Shape Beneath Color: The Impressionistic Wonders of ‘To the Lighthouse’

October 7, 2016 | 1 book mentioned 2 6 min read

 Ekphrasis is an aesthetic notion the meaning of which has shifted over time. The literary critic Christopher Benfey once described it as “writing inspired by a painting.” This definition works well enough for me. Not only is Benfey’s interpretation usable, but it’s consistent with how writers often interpret literary inspiration. “I learn as much as painters about how to write as I do from writers,” Ernest Hemingway said. And James Baldwin: “painters have often taught writers how to see.”

The ekphrastic impulse also includes film. Richard Ellmann compared Walt Whitman’s “Song of Myself” to “the moving cinema-like eye which homes in on a detail, then springs back to survey a panorama.” Not to be overlooked is the photographic snapshot, exemplified by John Dos Passos’s 51 “Camera’s Eye” sections interspersed throughout the U.S.A. trilogy, usually to freeze a kinetic urban moment (one that, in certain editions, was illustrated with a Reginald Marsh drawing.)

I suppose the spirit of ekphrasis informs almost every modern novel. But few manifest the practice more explicitly than Virginia’s Woolf’s To the LighthouseSet on the Scottish Isle of Skye, built around a young boy’s desire to sail to the local lighthouse, and ultimately defined by a piercing exploration into the adults around him, To the Lighthouse relies on a modernist aesthetic deeply indebted to impressionistic painting.

Scholars and critics have already explored Woolf’s relationship with impressionism from many angles. We know a lot, for instance, about how Woolf shared an impressionistic aesthetic with her contemporaries, how her background might have inclined her toward impressionism, how her impressionism may have informed her feminism, how her impressionistic strategies were honed in early short stories, and how her impressionistic memory was visual. But the impressionist impulse seems to always come from afar, from the context of her life and art. Less understood is how impressionism provides a guide into the inner workings of the novel itself. The text instead of the context.

Woolf routinely blurs her scenes into an impressionistic haze. She describes Mr. Carmichael, a poet visiting the house on the Ile of Skye, as a person “sunk…in a grey-green somnolence which embraced them all” (evocative of some of Claude Monet’s Rouen Cathedral paintings). A former painter’s influence was powerful enough to insure that future painters who visited the Ramsey summer compound (such as Lily Briscoe) only made pictures that were “green and grey, with lemon-coloured sailing-boats and pink women on the beach” (see Monet’s Regattas at Argenteuil). As Mrs. Ramsey entertains her son James in the kitchen (he’s upset about not going to the lighthouse), Woolf observes “how life, being made up of little separate incidents which one lived one by one, became curled and whole like a wave which bore one up with it and threw one down with it, there, with a dash on the beach.” The image — memories being transmuted into a wave — provides an implicit suggestion that nothing in the natural world mimics an impressionist painting more accurately than the ocean crashing into a mayhem of foam (see Monet’s “Storm at Belle Ile” or, although pre-impressionistic, Gustave Courbet’sThe Wave”). Repeatedly, Woolf advances the impressionistic theme that, as she notes about Lily’s much tortured painting in progress, “beneath the color there was the shape.”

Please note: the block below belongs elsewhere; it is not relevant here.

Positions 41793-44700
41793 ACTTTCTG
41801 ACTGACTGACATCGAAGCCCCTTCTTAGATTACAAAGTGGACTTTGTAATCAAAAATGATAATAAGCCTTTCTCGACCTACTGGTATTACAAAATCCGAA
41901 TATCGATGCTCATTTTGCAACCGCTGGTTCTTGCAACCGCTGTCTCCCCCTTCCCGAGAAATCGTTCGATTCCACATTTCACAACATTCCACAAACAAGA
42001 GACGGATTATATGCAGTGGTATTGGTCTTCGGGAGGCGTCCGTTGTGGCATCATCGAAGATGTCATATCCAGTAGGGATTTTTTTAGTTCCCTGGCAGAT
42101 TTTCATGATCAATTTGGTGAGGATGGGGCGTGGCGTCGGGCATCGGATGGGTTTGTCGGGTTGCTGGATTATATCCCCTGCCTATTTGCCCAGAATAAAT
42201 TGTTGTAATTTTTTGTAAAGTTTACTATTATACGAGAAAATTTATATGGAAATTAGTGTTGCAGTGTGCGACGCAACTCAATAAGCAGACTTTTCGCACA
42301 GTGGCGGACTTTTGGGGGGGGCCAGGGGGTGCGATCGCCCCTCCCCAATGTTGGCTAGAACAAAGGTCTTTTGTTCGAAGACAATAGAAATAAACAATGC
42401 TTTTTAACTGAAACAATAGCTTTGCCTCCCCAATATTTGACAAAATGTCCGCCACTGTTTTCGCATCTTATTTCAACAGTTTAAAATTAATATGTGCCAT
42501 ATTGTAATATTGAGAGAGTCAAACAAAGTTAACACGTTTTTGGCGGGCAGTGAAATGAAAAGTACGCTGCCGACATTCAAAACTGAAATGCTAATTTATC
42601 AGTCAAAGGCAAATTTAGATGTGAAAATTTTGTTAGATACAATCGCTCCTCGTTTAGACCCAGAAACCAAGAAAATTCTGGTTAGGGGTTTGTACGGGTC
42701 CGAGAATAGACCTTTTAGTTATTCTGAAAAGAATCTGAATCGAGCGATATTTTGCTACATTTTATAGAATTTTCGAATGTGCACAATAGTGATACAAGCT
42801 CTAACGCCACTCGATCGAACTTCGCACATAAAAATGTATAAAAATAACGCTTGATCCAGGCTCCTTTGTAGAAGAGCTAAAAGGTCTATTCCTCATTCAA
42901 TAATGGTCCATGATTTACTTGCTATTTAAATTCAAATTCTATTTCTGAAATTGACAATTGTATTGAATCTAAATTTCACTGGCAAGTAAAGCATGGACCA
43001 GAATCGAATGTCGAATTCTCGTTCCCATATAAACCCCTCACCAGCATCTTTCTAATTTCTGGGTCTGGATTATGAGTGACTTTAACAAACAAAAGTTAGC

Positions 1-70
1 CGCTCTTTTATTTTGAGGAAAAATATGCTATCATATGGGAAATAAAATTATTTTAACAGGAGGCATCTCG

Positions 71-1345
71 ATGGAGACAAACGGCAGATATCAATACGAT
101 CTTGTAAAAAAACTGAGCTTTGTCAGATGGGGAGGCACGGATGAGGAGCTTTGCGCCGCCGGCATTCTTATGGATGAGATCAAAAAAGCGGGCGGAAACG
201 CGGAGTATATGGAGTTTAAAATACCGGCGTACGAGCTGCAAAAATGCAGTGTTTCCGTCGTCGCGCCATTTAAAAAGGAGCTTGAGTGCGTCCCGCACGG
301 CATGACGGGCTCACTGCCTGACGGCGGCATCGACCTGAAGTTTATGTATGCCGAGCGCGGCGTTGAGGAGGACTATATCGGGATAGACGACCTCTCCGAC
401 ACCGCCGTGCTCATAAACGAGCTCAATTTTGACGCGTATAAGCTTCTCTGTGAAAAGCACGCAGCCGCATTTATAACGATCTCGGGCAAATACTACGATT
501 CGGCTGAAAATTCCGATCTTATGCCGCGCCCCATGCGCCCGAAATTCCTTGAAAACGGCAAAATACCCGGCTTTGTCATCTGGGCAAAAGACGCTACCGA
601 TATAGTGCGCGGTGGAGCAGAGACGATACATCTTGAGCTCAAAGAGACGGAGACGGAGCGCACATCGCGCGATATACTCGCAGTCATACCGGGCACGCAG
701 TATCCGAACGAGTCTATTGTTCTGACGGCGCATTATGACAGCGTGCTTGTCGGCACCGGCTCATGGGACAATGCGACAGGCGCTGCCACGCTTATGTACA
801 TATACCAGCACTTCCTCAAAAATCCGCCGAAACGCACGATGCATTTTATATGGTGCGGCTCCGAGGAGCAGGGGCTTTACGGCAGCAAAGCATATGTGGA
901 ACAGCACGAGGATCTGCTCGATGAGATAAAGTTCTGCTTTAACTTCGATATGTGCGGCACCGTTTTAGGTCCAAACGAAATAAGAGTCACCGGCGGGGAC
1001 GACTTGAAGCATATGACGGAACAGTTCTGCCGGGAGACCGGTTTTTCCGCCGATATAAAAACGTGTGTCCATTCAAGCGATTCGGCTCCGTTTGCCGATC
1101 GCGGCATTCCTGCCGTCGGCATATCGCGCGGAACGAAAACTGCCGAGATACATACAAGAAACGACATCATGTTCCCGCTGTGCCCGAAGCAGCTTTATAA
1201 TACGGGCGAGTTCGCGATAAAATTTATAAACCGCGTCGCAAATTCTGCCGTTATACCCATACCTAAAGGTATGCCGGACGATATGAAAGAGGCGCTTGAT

It’s hard to imagine a better description of the genre.

I’ve read To the Lighthouse twice, both before and after my introduction to ekphrasis. After is much better. And not just because of the expected benefits that come from rereading. An overt awareness of Woolf’s impressionistic focus allows one to appreciate what visual art accomplishes within the contours of Woolf’s ambition. Speaking in general terms, impressionism becomes a scrim behind which Woolf hauls her novel into ever-deeper psychological territory — territory that literature had heretofore mostly avoided. In Woolf’s hands, impressionism permits the interior life to float through the narrative like black ink in a basin of water, creating slowly shifting forms rather than hard lines, which seems about right if the goal is to explore the amorphous nature of the inner self.

Art historians identify impressionism’s defining feature as light. But Woolf stresses distance. Impressionistic space — be it in the form of big skies, hovering churches, fields of haystacks, or an expanse of lily pads — becomes the capacious room for Woolf’s largest questions. Fearlessly, she plunks these queries into the novel like stones in a pond, confident that the ripple effects won’t displace too much: Is it good, is it bad, is it right or wrong?…What does one live for?…What does it all mean?…What is the meaning of life?…What am I?…Who knows what we are, what we feel?